H-1B Filing Season Is Here
Wednesday, January 10, 2018

Now is the time for employers to assess their FY2019 H-1B needs and start preparing their petitions for submission on April 2.

On Monday, April 2 2018, the US Citizenship and Immigration Services (USCIS) will begin accepting cap-subject H-1B petitions for fiscal year 2019, with an employment start date of October 1, 2018. We recommend that employers send all H-1B petitions subject to the FY2019 cap to USCIS for delivery on April 2. Any cap-subject H-1B petitions that USCIS receives before April 2 will be rejected.

USCIS has a quota of 65,000 cap-subject H-1B visas each fiscal year. (By law, 6,800 of those visas are allocated as H-1B1 visas to nationals of Chile and Singapore.) A separate allotment of 20,000 H-1B visas is available to foreign nationals who hold a master's or other advanced degree from a US institution of higher education. As indicated in the below table, demand for H-1B visas has fluctuated in past years. A few years ago, it took months to reach the cap; recently, in 2016 and 2017, the cap was reached within the first few days of filing. Although it is not possible to predict with complete accuracy what the demand for H-1B visas will be this year, an improving economy and an increasing demand for qualified workers, especially in the financial services and information technology industries, strongly suggest that demand will be high and that the cap will be reached again very quickly, possibly within a week after April 1. Employers should therefore submit their cap-subject H-1B petitions as early as possible.

Year Date H-1B Cap Reached
2014 (FY2015)  April 7, 2014
2015 (FY2016) April 7, 2015
2016 (FY2017)  April 7, 2016
2017 (FY2018)       April 7, 2017

Only petitions filed on behalf of foreign nationals who have not previously been counted against the H-1B cap in the last six years are subject to this year's H-1B cap. H-1B petitions for foreign nationals employed by institutions of higher education, nonprofit research organizations, or at governmental research organizations are not subject to the cap.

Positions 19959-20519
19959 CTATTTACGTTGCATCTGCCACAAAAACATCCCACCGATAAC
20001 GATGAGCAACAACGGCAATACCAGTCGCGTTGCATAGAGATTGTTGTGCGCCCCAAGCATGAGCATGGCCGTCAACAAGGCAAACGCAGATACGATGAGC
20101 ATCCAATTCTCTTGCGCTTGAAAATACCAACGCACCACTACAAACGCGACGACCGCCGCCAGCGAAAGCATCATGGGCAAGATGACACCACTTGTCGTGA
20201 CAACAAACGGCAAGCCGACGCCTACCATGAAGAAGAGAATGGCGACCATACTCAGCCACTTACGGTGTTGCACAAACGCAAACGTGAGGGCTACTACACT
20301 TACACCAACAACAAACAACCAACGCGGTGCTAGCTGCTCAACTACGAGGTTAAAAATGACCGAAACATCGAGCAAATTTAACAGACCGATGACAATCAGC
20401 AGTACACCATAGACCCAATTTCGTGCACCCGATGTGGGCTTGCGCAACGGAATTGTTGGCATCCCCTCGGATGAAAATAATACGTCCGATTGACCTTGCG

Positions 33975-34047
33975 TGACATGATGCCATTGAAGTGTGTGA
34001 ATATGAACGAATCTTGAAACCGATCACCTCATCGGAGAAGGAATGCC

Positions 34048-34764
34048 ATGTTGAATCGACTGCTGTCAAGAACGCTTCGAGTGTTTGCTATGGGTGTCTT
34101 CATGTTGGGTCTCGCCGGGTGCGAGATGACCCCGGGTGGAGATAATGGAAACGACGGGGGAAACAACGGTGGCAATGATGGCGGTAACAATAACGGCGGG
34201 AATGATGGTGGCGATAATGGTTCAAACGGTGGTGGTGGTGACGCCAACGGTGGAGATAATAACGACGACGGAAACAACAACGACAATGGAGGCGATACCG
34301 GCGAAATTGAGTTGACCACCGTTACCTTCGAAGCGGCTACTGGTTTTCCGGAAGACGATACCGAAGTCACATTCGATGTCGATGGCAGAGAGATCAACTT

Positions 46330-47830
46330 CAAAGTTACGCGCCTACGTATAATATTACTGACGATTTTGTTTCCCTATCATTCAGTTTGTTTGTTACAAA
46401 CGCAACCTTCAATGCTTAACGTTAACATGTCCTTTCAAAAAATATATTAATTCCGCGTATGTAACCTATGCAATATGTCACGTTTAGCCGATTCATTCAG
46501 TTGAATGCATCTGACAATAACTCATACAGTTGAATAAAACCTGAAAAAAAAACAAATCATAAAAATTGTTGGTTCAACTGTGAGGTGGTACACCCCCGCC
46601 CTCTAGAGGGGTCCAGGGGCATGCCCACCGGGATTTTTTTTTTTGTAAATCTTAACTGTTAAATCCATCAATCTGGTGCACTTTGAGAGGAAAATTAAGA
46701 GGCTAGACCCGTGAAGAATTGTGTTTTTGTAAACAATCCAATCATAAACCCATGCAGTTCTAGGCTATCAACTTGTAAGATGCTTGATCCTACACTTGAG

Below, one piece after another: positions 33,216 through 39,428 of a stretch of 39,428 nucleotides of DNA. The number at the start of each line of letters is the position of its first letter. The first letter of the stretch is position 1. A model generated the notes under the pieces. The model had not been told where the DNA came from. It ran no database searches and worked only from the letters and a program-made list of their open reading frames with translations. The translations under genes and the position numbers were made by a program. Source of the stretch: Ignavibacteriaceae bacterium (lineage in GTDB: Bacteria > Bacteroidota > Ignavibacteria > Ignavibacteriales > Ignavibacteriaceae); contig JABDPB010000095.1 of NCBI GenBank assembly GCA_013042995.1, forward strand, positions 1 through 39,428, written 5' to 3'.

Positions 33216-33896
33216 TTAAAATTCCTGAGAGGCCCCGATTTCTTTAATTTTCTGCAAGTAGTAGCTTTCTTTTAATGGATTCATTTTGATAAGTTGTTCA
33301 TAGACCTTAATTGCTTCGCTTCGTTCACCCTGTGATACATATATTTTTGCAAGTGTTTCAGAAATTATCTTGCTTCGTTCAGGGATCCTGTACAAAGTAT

How This Affects You

Employers should review the immigration status of their current and potential foreign national employees and identify any individuals for whom H-1B status might be beneficial. These individuals include the following:

  • Recent college and university graduates employed in F-1 optional training status
  • Candidates abroad who are subject to the annual H-1B cap
  • Candidates in another nonimmigrant status (e.g., L-1B) who are approaching the maximum limits of their status and would benefit from a change of status to H-1B
  • Candidates currently employed pursuant to H-4 employment authorization document (EAD) who wish to become independent of the spouse’s H-1B status or who are concerned about continuity of the H-4 EAD program
  • Candidates in another nonimmigrant status who work for a different employer and would require an H-1B visa to change jobs
  • Candidates in TN, E, or H-1B1 status for whom an employer is considering pursuing permanent residence

Note that if the limit on H-1B visa numbers is reached on any one of the first five business days of the cap season, all petitions received by USCIS between Monday, April 2, and the close of business on Friday, April 6, will still be accepted, but their selection for adjudication will be subject to USCIS conducting a lottery among them. A lottery has been held for the past three years, and it is almost certain that a lottery will be held again this year.

It should be noted that the degree of scrutiny applied to H-1B petitions in 2017 was far higher than in past years, with the result that the issuance of Requests for Evidence (RFEs) for, and denials of, such petitions increased dramatically. This trend is likely to continue this year, and petitioners should be prepared to receive a significant number of RFEs and denials for their cap-subject H-1B petitions. The following are areas of concern for the USCIS, and may result in the issuance of an RFE or a denial: (1) the use of a Level I wage in the supporting Labor Condition Application (LCA); (2) the use of “Computer Occupations, All Other” Standard Occupational Classification (SOC) occupation title in the supporting LCA; (3) proposed employment of the beneficiary as a computer systems analyst or market research analyst; (4) proposed employment in any other position that does not appear to be a specialty occupation or where the beneficiary’s education does not appear to be connected to the position to be held.


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